Can you imagine the Reformation Fathers during the days of Martin Chemnitz determining that the best way to settle the many and complicated disputes which were extant in the Church of their day would be to establish a process of dispute resolution like that now currently employed by our Synod? Hardly! Those men of God knew what to do in order to unify the Church and to come to God-pleasing decisions: Submit to the Word of God and the Lutheran Confessions.
The process utilized by the churchmen who wrote the Formula of Concord was churchly to the core, biblical in its foundation, and Confessional in its conclusions. It is a model that desperately needs to be emulated today in The Lutheran Church – Missouri Synod. I hope and pray that President Harrison’s efforts to recreate a Formula of Concord-like process to redress our errors finds much success and it is one of the ACELC’s greatest hopes to supplement and assist the Koinonia Project effort precisely to achieve those ends. We want to be part of the solution and not part of the problem.
Indeed, I would suggest that the carrying out of President Harrison’s proposed Koinonia Project bears strong evidence that the DRP simply can’t handle the job! Something else must be done if we are to settle our disputes in a God-pleasing way.
With the DRP gone is the opportunity for individual laymen, individual pastors, and individual congregational members of the Synod to act in their rightful and biblical roles to bring charges against another errant member of the Synod. Instead, the DRP has become a system of adjudication of the district presidents, by the district presidents and for the district presidents. It has conferred upon these men a status within the Synod which was never originally intended for them, and subjected the adjudication of disputes to political machinations essentially mixing the balance of power between judiciary functions of the Synod with executive functions of the Synod.
And we ask: How well has the Dispute Resolution Process worked? Let’s examine the evidence.
In the ACELC’s “Evidence of Errors – X. Dispute Resolution Process” document you will find the case of Rev. Tim Tolar and the faithful members of Star of the North Lutheran Church in Kenai, Alaska. Here is a case of unlawful meetings, unethical involvement of district officials, threatening the utilizing of the local police to use force to physically remove the rightfully called pastor from the pulpit. From there it got much worse! Rev. Tolar and the faithful were forced out of their own church building. The Dispute Resolution Process was utilized and after more than a year the DRP Review Panel found in favor of Rev. Tolar and his flock, but the Northwest District President took no action to enforce the decision. Instead officers of the Synod and the errant group of the congregation attempted to bring civil suit against Rev. Tolar and those who worshipped with him. Even though counseled that Rev. Tolar and his flock would prevail in the courts, they chose to settle out of court and subsequently both Rev. Tolar and his flock left the LCMS and formed a new congregation – St. Luke Lutheran Church, Kenai, Alaska.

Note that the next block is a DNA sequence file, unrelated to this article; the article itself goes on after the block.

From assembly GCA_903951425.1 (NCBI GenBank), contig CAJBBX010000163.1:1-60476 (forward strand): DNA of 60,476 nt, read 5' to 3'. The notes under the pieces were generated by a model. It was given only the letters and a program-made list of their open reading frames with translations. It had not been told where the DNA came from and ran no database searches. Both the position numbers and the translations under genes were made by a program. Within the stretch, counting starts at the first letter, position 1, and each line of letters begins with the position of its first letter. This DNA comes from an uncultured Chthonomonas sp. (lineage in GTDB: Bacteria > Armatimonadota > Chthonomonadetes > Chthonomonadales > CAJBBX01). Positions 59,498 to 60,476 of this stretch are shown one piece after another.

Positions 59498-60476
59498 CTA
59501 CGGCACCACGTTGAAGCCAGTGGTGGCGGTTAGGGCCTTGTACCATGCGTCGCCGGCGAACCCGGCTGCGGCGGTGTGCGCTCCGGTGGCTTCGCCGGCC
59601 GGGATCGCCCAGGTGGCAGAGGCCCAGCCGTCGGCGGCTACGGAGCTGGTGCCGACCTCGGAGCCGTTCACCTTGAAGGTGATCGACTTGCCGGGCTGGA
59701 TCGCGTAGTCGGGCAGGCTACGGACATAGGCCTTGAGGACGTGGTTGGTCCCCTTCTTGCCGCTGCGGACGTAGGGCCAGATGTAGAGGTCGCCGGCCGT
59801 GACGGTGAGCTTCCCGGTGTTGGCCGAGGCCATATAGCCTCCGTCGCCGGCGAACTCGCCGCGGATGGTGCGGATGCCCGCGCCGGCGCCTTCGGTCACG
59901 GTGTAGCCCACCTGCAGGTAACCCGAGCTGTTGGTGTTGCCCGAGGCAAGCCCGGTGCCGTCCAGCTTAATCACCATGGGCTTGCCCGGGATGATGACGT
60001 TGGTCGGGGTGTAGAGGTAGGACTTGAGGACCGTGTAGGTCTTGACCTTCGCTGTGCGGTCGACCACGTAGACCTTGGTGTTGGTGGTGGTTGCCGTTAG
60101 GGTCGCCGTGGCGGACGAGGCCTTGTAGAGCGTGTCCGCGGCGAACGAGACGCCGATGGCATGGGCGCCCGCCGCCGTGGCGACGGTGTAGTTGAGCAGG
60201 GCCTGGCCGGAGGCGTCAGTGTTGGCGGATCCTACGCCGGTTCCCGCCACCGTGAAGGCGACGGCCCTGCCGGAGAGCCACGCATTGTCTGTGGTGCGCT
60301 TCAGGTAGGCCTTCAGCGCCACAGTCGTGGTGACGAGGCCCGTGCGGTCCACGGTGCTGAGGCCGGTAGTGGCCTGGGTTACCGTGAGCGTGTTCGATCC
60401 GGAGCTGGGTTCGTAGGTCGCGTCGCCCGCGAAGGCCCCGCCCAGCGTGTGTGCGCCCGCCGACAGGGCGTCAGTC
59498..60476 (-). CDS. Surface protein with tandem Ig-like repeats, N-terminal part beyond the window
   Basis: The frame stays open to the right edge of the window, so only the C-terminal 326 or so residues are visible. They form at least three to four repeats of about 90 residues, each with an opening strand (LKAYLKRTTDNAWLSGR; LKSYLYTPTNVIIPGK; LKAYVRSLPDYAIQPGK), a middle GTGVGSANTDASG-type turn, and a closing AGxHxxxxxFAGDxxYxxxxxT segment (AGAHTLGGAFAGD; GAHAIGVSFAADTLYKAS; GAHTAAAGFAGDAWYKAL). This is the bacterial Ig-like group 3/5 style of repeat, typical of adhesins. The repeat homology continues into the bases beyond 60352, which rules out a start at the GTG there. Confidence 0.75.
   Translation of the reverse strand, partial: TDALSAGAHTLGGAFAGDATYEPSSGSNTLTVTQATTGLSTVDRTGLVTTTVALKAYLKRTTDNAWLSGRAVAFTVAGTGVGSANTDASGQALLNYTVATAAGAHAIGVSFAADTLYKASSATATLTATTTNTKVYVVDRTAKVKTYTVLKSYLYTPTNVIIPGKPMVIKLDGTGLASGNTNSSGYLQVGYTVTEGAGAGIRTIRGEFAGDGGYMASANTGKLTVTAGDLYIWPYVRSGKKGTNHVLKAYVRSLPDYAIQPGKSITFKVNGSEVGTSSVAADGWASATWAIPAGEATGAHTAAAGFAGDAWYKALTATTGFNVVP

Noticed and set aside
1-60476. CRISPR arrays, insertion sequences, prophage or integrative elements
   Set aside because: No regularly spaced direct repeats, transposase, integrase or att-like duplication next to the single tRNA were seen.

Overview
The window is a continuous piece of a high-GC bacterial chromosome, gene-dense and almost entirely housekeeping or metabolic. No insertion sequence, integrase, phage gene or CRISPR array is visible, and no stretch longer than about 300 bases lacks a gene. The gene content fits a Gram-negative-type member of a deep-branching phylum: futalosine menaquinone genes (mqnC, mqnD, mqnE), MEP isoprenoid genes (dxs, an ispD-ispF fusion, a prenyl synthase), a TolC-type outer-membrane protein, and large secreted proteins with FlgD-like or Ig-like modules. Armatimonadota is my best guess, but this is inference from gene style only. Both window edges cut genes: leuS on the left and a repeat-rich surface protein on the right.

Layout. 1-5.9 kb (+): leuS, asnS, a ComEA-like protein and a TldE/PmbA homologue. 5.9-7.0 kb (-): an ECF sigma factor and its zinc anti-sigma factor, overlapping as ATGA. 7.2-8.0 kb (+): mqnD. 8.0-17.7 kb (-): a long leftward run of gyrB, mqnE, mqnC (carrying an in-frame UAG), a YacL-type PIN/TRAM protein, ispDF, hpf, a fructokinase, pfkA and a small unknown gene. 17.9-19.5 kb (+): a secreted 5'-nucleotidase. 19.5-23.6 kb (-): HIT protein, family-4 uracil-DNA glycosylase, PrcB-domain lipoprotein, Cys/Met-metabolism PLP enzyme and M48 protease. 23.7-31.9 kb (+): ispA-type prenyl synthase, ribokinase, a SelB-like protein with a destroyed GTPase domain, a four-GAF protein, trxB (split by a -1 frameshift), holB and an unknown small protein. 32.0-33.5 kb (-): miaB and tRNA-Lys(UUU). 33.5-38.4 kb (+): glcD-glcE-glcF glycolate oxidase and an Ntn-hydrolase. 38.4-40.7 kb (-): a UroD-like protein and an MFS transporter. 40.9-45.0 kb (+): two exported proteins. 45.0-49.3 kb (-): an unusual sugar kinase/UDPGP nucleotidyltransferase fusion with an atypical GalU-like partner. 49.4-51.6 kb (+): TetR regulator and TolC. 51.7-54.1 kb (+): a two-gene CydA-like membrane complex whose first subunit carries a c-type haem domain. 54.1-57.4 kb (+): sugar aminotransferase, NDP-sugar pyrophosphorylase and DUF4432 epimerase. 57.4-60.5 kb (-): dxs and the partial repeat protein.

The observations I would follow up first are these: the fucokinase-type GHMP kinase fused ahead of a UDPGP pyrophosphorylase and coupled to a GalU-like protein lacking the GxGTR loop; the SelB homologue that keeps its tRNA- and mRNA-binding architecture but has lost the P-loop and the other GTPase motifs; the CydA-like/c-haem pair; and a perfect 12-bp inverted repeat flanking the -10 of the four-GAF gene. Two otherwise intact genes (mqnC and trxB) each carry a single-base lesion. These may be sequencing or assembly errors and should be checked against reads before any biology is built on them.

Since the DRP found in favor of Rev. Tolar, why wasn’t the Northwest District President removed from his office for failing to attempt to enforce the ruling of the DRP? Why wasn’t the errant Star of the North congregation removed from the membership of the Synod for defying the DRP ruling?
Consider also the case of Trinity Lutheran Church, Herrin, Illinois, and their pastor Rev. Michael Henson. Having been convinced that our Synod had permitted theological error to become tolerated within our church body they brought their concerns to the Synod following the 2001 Synodical convention. They were told to wait until the 2004 convention to see if the matters might be rectified. They were not and in January of 2005 Trinity, Herrin entered into a State of Confessions in order to bear witness to these errors. At the same time they did follow the Dispute Resolution Process in order to call the Synod back from their six identified points of error. For six years Rev. Henson and his congregation wrote letters, delivered papers, and published articles. They submitted overtures to their district convention and to the Synodical convention. The final step in the Dispute Resolution Process is to submit overtures to the Synodical convention seeking the judgment of the Synod regarding their concerns. Thus, they submitted ten overtures to the 2007 convention in Houston, Texas. Due to floor committee actions to either decline or completely rewrite Trinity’s overtures this final appeal was effectively denied. Finally, on August 19, 2007, Trinity Lutheran Church, Herrin, Illinois severed their association with the LCMS.